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Welcome to our archive of past news articles.
You will find previous articles listed below from most the recent back to our first articles in 1996.
A TIGER in Antarctica |
[30 November 2001] - High above the chilly continent of Antarctica, far beyond the sight of even the sharpest-eyed penguins, scientists are flying a massive balloon with an instrument that catches tiny bits of matter that have traveled across much of the Milky Way galaxy, perhaps strewn by ancient star explosions.
Energy "Escapes" Black Holes to Heat Nearby Space |
[24 October 2001] - Have you ever seen an old-fashioned locomotive chugging into a railway station with its powerful wheels screeching to a halt, sending out sparks and heating the rails?
Mysterious "Twofaced" Star Explained, Scientists Say |
[25 September 2001] - There's a simple reason why a curious neutron star in the M15 globular star cluster has shown two faces over the years, beaming an X-ray portrait as perplexing as Mona Lisa's smile. The reason: That's not one star system, but two.
Chandra Catches Milky Way Monster Snacking |
[10 September 2001] - For the first time astronomers have detected material being consumed by the supermassive black hole in our own backyard. A violent, rapid X-ray flare, captured by NASA's Chandra X-ray Observatory, has been observed from the direction of the supermassive black hole that resides at the center of our Milky Way Galaxy.
Astronomers Go Behind the Milky Way to Solve X-ray Mystery |
[10 August 2001] - Astronomers using the Chandra X-ray Observatory have peered behind the Milky Way galaxy for the first time, through layers of dust and gas that stretch out for 30,000 light years. They discovered 36 bright, distant galaxies lurking back there, and they found that the source of the Milky Way's X-ray emission is hot, diffuse gas.
Chandra Detects Halo of Hot Gas Around Milky Way-Like Galaxy |
[1 August 2001] - The first unambiguous evidence for a giant halo of hot gas around a nearby, spiral galaxy much like our own Milky Way was found by astronomers using NASA's Chandra X-ray Observatory. This discovery may lead to a better understanding of our own Galaxy, as well the structure and evolution of galaxies in general.
MAP Launches Successfully |
[3 July 2001] - The MAP satellite is off and running on its journey to the beginning of time. NASA's Microwave Anisotropy Probe launched successfully on Saturday, June 30, at 3:46 p.m. EDT from Cape Canaveral aboard a Delta II rocket. The satellite will study the first light of the Universe -- the afterglow of the Big Bang -- from an era long before the first stars and galaxies appeared.
New Type of Black Hole May Turn Starburst Galaxies Inside Out |
[5 June 2001] - Starburst galaxies -- those distant gems set aglow in a colorful lifecycle of star birth, death and renewal -- may be the stepping stone to a far brighter phenomenon: a quasar-type galaxy with a supermassive black hole at its core.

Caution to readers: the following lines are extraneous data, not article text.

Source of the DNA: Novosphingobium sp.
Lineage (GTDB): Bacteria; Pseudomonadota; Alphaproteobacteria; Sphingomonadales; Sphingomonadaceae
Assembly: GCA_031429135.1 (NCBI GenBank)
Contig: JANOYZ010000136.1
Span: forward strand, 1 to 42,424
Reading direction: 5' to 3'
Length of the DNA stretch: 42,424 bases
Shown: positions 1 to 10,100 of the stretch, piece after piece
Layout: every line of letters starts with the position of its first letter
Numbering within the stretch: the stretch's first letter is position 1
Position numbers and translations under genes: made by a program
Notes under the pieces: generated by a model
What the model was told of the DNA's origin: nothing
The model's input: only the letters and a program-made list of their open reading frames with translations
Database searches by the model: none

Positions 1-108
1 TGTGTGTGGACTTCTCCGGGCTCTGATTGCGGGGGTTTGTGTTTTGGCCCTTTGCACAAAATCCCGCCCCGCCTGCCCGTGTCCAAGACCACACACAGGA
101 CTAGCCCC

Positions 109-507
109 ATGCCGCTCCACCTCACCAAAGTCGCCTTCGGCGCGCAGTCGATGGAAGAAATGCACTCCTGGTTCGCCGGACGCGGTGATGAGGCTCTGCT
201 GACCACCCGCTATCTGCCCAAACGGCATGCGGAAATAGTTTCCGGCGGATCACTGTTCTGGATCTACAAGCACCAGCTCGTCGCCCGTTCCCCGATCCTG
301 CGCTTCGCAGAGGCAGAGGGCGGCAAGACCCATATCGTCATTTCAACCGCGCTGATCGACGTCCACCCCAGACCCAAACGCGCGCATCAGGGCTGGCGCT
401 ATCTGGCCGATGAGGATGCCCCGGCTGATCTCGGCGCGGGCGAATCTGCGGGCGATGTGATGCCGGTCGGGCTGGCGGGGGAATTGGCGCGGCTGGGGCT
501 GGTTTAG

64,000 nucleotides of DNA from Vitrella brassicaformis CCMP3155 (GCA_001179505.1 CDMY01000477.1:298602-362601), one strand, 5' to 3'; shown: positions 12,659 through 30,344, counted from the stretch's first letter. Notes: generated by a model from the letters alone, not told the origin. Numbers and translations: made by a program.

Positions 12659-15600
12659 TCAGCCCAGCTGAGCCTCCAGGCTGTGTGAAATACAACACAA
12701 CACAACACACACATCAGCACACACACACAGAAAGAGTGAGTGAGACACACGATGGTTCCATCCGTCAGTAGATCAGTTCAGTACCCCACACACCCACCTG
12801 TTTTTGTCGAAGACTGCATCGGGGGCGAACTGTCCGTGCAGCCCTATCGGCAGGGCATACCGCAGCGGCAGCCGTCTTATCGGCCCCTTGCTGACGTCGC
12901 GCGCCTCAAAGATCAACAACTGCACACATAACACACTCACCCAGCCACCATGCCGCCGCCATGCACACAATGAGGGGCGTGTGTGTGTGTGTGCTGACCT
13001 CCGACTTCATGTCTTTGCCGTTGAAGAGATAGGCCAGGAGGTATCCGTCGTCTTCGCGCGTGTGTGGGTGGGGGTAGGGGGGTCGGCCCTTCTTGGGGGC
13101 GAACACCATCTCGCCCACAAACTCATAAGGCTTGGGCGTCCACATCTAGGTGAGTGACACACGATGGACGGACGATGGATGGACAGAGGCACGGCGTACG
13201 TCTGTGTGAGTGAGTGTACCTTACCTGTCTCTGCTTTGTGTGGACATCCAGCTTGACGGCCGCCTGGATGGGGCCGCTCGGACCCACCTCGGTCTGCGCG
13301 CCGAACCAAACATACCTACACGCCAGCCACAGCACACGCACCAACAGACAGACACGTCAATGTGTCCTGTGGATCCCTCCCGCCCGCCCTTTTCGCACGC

Black Holes May Take Space For A Spin |
[30 April 2001] - As if black holes weren't menacing enough, astronomers now have observational evidence that at least some of them spin about like whirlpools, wrapping up the fabric of space with them.
The Grand ASCA Mission |
[20 March 2001] - What goes up, must come down. ASCA, a workhorse of an X-ray observatory that provided astronomers their first real glimpse of black holes, is no exception.
Deepest X-rays Ever Reveal Universe Teeming With Black Holes |
[14 March 2001] - For the first time, astronomers believe they have proof black holes of all sizes once ruled the Universe. NASA's Chandra X-ray Observatory provided the deepest X-ray images ever recorded, and those pictures deliver a novel look at the past 12 billion years of black holes.
Classy Antarctic Balloon Captures the Earliest Light of the Universe |
[01 March 2001] - TopHat, an innovative hat-shaped astronomy experiment that sits on top of a balloon, circled around the frozen continent at 120,000 feet for nearly two weeks in January, collecting light from the cosmic microwave background radiation.
Not Seeing is Believing When it Comes to Event Horizon Evidence |
[01 February 2001] - NASA's two great observatories, the Hubble Space Telescope and the Chandra X-ray Observatory, have independently provided what could be the best direct evidence yet for the existence of an event horizon, the defining feature of a black hole and one of the most bizarre astrophysical concepts in nature.
Chandra Links Pulsar to Historic Supernova |
[19 January 2001] - New evidence from NASA's Chandra X-ray Observatory suggests that a known pulsar is the present-day counterpart to a supernova that exploded in 386 AD, a stellar explosion witnessed by Chinese astronomers. If confirmed, this will be only the second known pulsar to be clearly associated with a historic event.
Students Find Elusive Pulsar |
[3 January 2001] - Three high school students won first place in the national Siemens-Westinghouse Science and Technology Competition for their discovery of a spinning neutron star, or pulsar. Their unique access to data from NASA's Chandra X-ray Observatory X-ray Observatory allowed them to prove the existence of a pulsar that professionals had not been able to positively identify, despite extensive studies.
2007 | 2008 | 2009 | 2010 | 2011 | 2012 | 2013